Valentini et al. compared data related to allogeneic related and unrelated PBSC transplants performed at an Italian transplant center from 2018 [96]. Patients were grouped according to the COVID-19 period (167 before and 45 during the pandemic). During the pandemic, all PBSC products were cryopreserved, with a median storage time of 20 days. There was no difference in engraftment, acute GvHD and NRM between cryopreserved and fresh products [96]. Mfarrej et al. analyzed post-thaw cell recovery in 42 allogeneic PBSC grafts (28 from related and 14 from unrelated donors), cryopreserved between March and July 2020 at a transplant center in France [97]. The authors reported a lower recovery of viable CD34+cells in unrelated donor grafts, which correlated with the time from collection to cryopreservation. All patients achieved neutrophil engraftment. Nevertheless, 2 out of 42 grafts were not transplanted [97]. At Vall d’ Hebron Barcelona Hospital, Fernandez-Sojo et al. compared 32 patients receiving unrelated donor cryopreserved PBSC transplant during COVID-19 pandemic with 32 patients receiving fresh PBSC allografts in the immediately previous period [98]. Groups were comparable for age, gender, hematologic malignancy, donor/recipient ABO, sex, HLA, CMV serostatus compatibility, conditioning, GvHD prophylaxis, and prognosis index. The two cohorts showed no differences in neutrophil and platelet engraftment, full donor chimerism, acute GvHD, preemptive therapy on CMV disease, PFS, and OS. At the time of writing, the authors reported that 6 of 47 (13%) donated and cryopreserved allografts were not transplanted due to patient worsening or refusal [98]. A concern regarding the non-used allografts was also reported by Purtill et al. [112]. The authors evaluated 191 PBSC products worldwide collected between April and September 2021 for Australian transplant center patients. Among these products, 22 (12%) were still not infused with a minimum follow-up of 9 months. Causes were mostly related to disease progression or interval illness. In comparison, only 3 out of 339 products (0.8%) were not infused in 2019 [112]. Two sized studies described the experience of the Princess Margaret Cancer Centre in Canada. First, Alotaibi et al. evaluated the effect of graft cryopreservation in 958 related, unrelated and haploidentical donor transplants followed between January 2010 and October 2018: 648 patients received fresh grafts and 310 cryopreserved grafts [99]. The authors did not observe differences between fresh and cryopreserved grafts for neutrophil and platelet engraftment, rate of graft failure, and grade II-IV acute GvHD, whereas moderate/severe chronic GvHD was observed in 176 (27%) cryopreserved and 123 (40%) fresh graft recipients. At multivariable analysis, cryopreservation had no effect on OS and relapse incidence, while fresh grafts demonstrated borderline increased NRM. Moreover, in patients without chronic GvHD, relapse incidence was significantly lower in fresh than cryo-graft transplants (HR = 0.67, p = 0.01). The authors concluded that cryopreservation is a safe option for allogeneic HCT. Of note, in this large series, only one third of patients received anti-T-lymphocyte globulin (ATG) and PTCy as GvHD prophylaxis [99]. Subsequently, Novitzky-Basso et al. analyzed the outcomes of a smaller series of 483 patients transplanted at the same hospital from August 2017 to August 2020: 348 received fresh grafts and 135 cryopreserved grafts [100]. Patients receiving cryo-allografts had a reduced survival and GVHD- and relapse-free survival, reduced incidence of chronic GvHD, delay in neutrophil engraftment, and higher graft failure, with no significant difference in relapse incidence or acute GvHD. The detrimental effect of cryopreservation was almost exclusively confined to recipients of cryopreserved matched-related donor grafts, who showed significantly worse OS, NRM, GvHD, and relapse-free survival (GRFS) compared with fresh grafts. A multivariable analysis of the related and unrelated entire cohort showed a significant impact of cryopreservation on OS, relapse, chronic GvHD, graft failure, and GRFS. At a subset analysis, according to the GvHD prophylaxis, patients in the cryopreserved graft group receiving ATG and PTCy had a 2-year survival probability of 51.9% in comparison to 65.5% of the fresh graft group [100]. Therefore, the authors concluded that the inferior outcomes of cryopreserved transplants were possibly due to the combination of ATG and PTCy impacting the differential tolerance to cryopreservation of various components of the grafts [100]. Similar findings were reported by Guo et al. in a single center study involving 34 patients receiving cryopreserved PBSC transplant and 31 controls [101]. Conversely, various single-institution studies found no differences between cryo- and fresh grafts in unrelated donor transplants [102,103,104,105,106]. A further single institution study reported delayed engraftment and a trend toward poorer immuno-reconstitution of cryopreserved allografts overall in myeloablative conditioning transplant [107]. In a retrospective study carried out in Japan, 235 cryopreserved unrelated BM and 118 PBSC transplants performed during the pandemic period were compared with a large pre-pandemic control cohort including 4133 BM and 720 PBSC transplants [108]. In the multivariate analysis, cryopreservation in PBSCTs significantly delayed neutrophil and platelet engraftment, whereas it did not affect neutrophil engraftment in BM transplants [108]. An observational study from the Seattle group compared cryopreserved grafts (n = 213) with a historical cohort receiving fresh grafts (n = 167): basically, a slight delay in platelet engraftment for cryopreserved grafts was confirmed [109]. In addition, cryo-allografts were associated with a greater proportion of patients with lower CD3 cell chimerism at day +28 [109]. Nevertheless, in multivariable analyses, fresh and cryopreserved grafts had a similar overall mortality, NRM, and relapse rate. There was no demonstrable difference in the risk of chronic GvHD. The authors concluded that PBSC cryopreservation is a reasonable and safe option [109]. Finally, using the CIBMTR database, Devine et al. reported the impact of cryopreservation on OS and other outcomes at 1 year after transplant [110]. A total of 1543 recipients of cryopreserved allografts transplanted at US centers during the first 6 months of the pandemic were compared with 2499 recipients of fresh allografts transplanted during a 6-month period in 2019. More than 70% of patients received PBSCs, with a minority receiving BM grafts. In the univariate analysis, patients receiving cryopreserved PBSC transplants showed delayed neutrophil and platelet engraftment, lower incidence of moderate/severe chronic GvHD, and reduced DFS. In the multivariable regression analysis, there was no difference in the 1-year OS between the groups. However, the 1-year DFS was lower in the group with cryopreserved grafts (HR, 1.18; 95% CI, 1.05–1.33; p = 0.006), with no difference in the 1-year NRM. The risk of primary graft failure was higher in the cryopreserved group, and the probability of platelet recovery by day 100+ was lower. Finally, patients receiving cryopreserved grafts had a higher risk of moderate-to-severe chronic GvHD and relapse at 1 year than those in the group with fresh grafts (HR, 1.21; 95% CI, 1.04–1.41; p = 0.01) [110].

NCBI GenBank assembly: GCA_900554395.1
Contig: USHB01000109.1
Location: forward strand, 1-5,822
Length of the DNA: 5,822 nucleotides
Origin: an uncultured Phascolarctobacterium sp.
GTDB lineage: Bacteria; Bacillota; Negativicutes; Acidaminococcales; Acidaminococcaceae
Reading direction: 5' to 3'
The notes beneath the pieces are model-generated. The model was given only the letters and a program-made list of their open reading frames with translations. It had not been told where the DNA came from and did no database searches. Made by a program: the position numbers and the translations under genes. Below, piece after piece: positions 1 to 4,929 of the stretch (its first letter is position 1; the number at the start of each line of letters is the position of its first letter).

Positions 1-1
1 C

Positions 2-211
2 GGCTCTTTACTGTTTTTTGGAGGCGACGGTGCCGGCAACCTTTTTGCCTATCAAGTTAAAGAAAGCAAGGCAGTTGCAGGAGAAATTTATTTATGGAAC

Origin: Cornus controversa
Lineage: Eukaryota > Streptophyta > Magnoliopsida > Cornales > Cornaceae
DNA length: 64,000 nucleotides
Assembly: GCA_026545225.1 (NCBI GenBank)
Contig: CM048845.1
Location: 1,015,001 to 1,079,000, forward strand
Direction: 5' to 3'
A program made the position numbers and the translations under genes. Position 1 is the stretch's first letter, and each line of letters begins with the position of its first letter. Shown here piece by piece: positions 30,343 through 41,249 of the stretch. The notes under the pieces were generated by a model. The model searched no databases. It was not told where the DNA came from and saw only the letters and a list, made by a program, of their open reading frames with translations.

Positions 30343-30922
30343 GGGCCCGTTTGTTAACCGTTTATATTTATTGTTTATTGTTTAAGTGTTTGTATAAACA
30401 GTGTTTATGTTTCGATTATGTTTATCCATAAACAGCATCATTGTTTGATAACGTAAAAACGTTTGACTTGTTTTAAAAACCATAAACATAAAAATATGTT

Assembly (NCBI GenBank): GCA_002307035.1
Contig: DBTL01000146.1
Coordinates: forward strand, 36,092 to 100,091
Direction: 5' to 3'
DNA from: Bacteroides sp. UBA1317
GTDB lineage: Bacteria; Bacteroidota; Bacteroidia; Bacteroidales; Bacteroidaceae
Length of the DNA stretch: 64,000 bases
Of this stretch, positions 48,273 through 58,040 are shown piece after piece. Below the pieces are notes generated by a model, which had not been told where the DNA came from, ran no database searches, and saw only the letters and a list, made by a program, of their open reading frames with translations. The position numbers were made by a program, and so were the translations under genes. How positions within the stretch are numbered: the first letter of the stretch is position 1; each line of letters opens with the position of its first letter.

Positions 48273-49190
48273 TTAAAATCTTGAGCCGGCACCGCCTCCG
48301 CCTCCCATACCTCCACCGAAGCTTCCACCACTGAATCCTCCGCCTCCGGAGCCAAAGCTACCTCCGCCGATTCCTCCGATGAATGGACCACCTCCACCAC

5. Overview on the Evidence Provided by Clinical Studies